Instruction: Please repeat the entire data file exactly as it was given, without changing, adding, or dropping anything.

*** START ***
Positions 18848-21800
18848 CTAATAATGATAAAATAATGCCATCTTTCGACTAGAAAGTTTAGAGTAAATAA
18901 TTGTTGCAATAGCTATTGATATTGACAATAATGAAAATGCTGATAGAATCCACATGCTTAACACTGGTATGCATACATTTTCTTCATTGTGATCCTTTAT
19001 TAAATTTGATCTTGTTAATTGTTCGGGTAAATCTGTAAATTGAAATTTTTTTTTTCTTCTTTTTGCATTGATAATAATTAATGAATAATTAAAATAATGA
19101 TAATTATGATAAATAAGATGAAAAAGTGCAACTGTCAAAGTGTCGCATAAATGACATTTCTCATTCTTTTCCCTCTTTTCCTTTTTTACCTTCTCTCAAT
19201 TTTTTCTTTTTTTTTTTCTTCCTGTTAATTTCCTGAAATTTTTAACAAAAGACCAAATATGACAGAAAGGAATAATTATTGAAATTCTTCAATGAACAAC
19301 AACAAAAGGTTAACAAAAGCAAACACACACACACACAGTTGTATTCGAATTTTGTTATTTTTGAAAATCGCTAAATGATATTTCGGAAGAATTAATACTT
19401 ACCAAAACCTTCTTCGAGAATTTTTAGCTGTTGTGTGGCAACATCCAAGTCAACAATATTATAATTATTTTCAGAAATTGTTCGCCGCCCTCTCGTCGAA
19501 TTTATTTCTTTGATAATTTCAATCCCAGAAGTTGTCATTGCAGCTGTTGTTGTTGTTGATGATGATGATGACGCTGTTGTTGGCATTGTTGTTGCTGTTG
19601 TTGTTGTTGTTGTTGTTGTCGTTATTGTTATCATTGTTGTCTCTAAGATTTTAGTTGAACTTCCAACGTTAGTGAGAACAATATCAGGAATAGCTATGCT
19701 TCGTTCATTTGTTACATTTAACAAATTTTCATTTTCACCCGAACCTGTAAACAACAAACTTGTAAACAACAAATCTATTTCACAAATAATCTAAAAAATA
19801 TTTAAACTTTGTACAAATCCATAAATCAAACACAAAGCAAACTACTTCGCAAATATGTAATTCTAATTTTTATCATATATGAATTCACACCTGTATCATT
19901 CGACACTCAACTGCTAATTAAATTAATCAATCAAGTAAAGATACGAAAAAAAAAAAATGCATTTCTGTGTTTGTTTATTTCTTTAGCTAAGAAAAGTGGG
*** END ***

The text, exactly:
Positions 18848-21800
18848 CTAATAATGATAAAATAATGCCATCTTTCGACTAGAAAGTTTAGAGTAAATAA
18901 TTGTTGCAATAGCTATTGATATTGACAATAATGAAAATGCTGATAGAATCCACATGCTTAACACTGGTATGCATACATTTTCTTCATTGTGATCCTTTAT
19001 TAAATTTGATCTTGTTAATTGTTCGGGTAAATCTGTAAATTGAAATTTTTTTTTTCTTCTTTTTGCATTGATAATAATTAATGAATAATTAAAATAATGA
19101 TAATTATGATAAATAAGATGAAAAAGTGCAACTGTCAAAGTGTCGCATAAATGACATTTCTCATTCTTTTCCCTCTTTTCCTTTTTTACCTTCTCTCAAT
19201 TTTTTCTTTTTTTTTTTCTTCCTGTTAATTTCCTGAAATTTTTAACAAAAGACCAAATATGACAGAAAGGAATAATTATTGAAATTCTTCAATGAACAAC
19301 AACAAAAGGTTAACAAAAGCAAACACACACACACACAGTTGTATTCGAATTTTGTTATTTTTGAAAATCGCTAAATGATATTTCGGAAGAATTAATACTT
19401 ACCAAAACCTTCTTCGAGAATTTTTAGCTGTTGTGTGGCAACATCCAAGTCAACAATATTATAATTATTTTCAGAAATTGTTCGCCGCCCTCTCGTCGAA
19501 TTTATTTCTTTGATAATTTCAATCCCAGAAGTTGTCATTGCAGCTGTTGTTGTTGTTGATGATGATGATGACGCTGTTGTTGGCATTGTTGTTGCTGTTG
19601 TTGTTGTTGTTGTTGTTGTCGTTATTGTTATCATTGTTGTCTCTAAGATTTTAGTTGAACTTCCAACGTTAGTGAGAACAATATCAGGAATAGCTATGCT
19701 TCGTTCATTTGTTACATTTAACAAATTTTCATTTTCACCCGAACCTGTAAACAACAAACTTGTAAACAACAAATCTATTTCACAAATAATCTAAAAAATA
19801 TTTAAACTTTGTACAAATCCATAAATCAAACACAAAGCAAACTACTTCGCAAATATGTAATTCTAATTTTTATCATATATGAATTCACACCTGTATCATT
19901 CGACACTCAACTGCTAATTAAATTAATCAATCAAGTAAAGATACGAAAAAAAAAAAATGCATTTCTGTGTTTGTTTATTTCTTTAGCTAAGAAAAGTGGG